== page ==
Photos by Tanisha Shankar
The Broad’s newest exhibit, “Jasper Johns: Something Resembling Truth’” comprehensively surveys the works of American painter and sculptor Jasper Johns through his six-decade career. The exhibition guides the viewer through eight rooms, allowing them to trace Johns’ evolution as an artist from his beginnings in Neo Dada and pop-art themed works to his later abstract expressionist works.
Johns’ career pursues “an intense investigation of the visual world and the human response to it,” according to the biographical information at the exhibit. The first work audiences see before entering is “Painting with Two Balls,” a piece that seems to “defy all the rules of a classic painting on canvas” according to exhibition-viewer Brittany Ott.
“The balls lodged in the middle of the painting break open the canvas so it’s almost as if the painting is less of a representation of something else, but a view of the wall behind it and the world around it,” Ott said.
This painting’s deviation from the canvas into the real world is symbolic of Johns’ goal as an artist. A quote by Johns himself on the wall next to this first painting summarizes the theme of his retrospective: “One hopes for something resembling truth, some sense of life, even of grace, to flicker, at least, in the work.”
The first room contains what is considered to be Johns’ most famous work: “Flag.” In this work, a rustic-looking American flag entirely spans a 42 x 60 inch canvas. In using such a familiar symbol, Johns hopes to “make the familiar unfamiliar, inviting viewers to look more closely at what he calls ‘things the mind already knows.’”
According to the information at the exhibition, one uncited critic summarized the ambivalence of this painting, asking, “Is this a flag or a painting?” This sort of commentary fulfills Johns’ goal for viewers to break their fixed habits of perception. The rest of the works in this room incorporate the American flag motif in other ways, including a smaller flag on an orange background in “Flag on Orange Field,” and the three-dimensional piece of stacked flags in “Three Flags.”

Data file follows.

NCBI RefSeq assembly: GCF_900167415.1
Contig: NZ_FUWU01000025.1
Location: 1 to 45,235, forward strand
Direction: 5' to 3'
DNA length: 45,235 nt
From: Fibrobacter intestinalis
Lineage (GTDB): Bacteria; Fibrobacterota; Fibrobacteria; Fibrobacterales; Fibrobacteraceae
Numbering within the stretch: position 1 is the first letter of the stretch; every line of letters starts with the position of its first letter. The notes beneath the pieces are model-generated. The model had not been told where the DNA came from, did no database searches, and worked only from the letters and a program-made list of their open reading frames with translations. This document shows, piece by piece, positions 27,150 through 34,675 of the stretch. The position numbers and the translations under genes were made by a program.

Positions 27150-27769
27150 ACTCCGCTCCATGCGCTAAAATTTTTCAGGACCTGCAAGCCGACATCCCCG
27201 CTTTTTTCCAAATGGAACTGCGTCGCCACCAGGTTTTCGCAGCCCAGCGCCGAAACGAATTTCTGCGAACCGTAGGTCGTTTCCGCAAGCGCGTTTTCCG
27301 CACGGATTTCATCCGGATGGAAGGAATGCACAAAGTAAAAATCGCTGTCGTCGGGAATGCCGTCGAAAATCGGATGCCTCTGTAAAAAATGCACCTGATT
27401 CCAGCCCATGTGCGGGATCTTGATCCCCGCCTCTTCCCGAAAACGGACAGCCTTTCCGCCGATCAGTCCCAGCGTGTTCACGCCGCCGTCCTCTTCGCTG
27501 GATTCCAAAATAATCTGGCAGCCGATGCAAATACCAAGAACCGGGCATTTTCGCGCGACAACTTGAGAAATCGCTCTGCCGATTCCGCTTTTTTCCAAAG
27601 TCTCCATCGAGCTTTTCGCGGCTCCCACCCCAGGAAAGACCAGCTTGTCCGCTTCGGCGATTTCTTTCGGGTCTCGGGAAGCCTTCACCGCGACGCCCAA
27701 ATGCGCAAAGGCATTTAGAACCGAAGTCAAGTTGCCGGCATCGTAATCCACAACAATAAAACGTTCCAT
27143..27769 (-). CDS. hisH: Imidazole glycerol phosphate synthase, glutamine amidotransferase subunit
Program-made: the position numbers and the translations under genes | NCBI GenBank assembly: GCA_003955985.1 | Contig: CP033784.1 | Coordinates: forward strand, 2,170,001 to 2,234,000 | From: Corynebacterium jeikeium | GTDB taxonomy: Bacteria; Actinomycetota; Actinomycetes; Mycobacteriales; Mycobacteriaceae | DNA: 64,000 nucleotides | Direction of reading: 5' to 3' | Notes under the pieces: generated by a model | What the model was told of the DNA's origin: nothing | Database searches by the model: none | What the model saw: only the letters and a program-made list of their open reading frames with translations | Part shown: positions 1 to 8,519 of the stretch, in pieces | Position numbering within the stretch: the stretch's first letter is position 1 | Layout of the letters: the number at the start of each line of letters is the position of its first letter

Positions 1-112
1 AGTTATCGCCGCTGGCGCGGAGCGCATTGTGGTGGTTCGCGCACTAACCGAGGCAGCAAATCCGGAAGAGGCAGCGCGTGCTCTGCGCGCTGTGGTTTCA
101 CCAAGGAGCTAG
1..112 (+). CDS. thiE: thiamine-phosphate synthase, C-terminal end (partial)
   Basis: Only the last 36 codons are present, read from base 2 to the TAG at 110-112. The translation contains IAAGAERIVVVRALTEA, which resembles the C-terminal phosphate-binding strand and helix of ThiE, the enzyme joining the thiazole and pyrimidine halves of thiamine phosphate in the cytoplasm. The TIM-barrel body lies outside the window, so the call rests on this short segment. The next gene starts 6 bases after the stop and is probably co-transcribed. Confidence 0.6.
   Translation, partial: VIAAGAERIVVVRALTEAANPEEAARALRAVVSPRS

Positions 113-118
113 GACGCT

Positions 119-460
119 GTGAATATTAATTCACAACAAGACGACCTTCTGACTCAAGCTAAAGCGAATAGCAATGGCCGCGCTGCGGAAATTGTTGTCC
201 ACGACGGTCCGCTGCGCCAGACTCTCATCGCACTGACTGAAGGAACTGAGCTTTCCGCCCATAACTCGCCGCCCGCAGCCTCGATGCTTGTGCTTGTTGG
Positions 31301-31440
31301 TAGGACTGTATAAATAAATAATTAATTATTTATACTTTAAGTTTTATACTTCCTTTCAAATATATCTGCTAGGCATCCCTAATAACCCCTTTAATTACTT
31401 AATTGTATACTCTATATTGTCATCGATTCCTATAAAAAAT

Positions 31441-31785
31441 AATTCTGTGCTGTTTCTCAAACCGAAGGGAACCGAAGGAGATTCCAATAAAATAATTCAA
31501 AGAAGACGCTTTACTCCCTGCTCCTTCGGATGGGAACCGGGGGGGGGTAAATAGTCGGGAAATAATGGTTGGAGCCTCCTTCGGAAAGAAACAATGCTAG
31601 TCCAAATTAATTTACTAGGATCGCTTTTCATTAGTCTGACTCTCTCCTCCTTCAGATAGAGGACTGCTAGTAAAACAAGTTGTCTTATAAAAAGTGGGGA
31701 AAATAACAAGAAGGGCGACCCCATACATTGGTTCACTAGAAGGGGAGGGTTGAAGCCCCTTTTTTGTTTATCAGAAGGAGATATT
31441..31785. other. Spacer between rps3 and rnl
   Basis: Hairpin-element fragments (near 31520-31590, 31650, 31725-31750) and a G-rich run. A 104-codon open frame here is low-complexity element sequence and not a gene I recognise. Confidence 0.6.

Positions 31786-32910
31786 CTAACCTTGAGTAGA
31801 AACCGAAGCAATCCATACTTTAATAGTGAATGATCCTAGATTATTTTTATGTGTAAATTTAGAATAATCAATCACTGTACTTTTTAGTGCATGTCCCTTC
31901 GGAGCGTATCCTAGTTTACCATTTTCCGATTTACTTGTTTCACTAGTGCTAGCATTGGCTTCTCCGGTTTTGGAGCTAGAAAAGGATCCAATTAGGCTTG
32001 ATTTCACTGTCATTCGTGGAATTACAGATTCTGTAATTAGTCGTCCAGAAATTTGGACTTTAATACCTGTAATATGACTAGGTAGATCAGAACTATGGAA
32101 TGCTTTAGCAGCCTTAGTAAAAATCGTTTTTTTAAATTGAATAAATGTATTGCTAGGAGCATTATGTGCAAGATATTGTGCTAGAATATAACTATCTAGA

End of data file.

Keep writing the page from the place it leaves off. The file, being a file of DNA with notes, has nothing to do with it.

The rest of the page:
The next rooms progress to Johns’ works in sculpture. At this point in his career, Johns was interested in paintings and sculptures as literal objects, rather than as “window like illusions or vehicles for self-expression,” according to the information at the exhibit. Works displayed include sculptures of flashlights lodged into stones, and a work of dripping paintbrushes arranged in a bouquet-like formation in a coffee can. The simplicity of the objects that Johns utilizes for his sculpture is distinct to his work.
“These are the type of sculptures I want in my house … [they] remind me of how special things that seem mundane can be,” says Ott. “There’s nothing really elusive about these everyday objects, but it makes me appreciate the nature of simple things, which I think is beautiful.”
The next rooms display what is considered to be some of Johns’ most visually-perplexing pieces. Johns’ painting “False Start,” features the names of the colors painted and stenciled onto brush strokes that are different than the colors described. Several other paintings in the same room present the same type of visual, intended to challenge the viewer’s perception of systems of meaning.
Overall, the exhibition provides audiences with a new perspective on visual perception.
“I liked the exhibit because it made me think more about simple and ubiquitous visuals that I don’t really question that often, like flags or the names of colors,” said gallery-viewer Samuel Jensirwanich. “It challenged me to think more about the ways that I see the world, and why I see things the way I do.”
Tickets to “Jasper Johns: ‘Something Resembling Truth’” cost $25 and include general access to the museum, and are free on the the first Thursday of every month until May 3. Tickets can be purchased online or at the museum.
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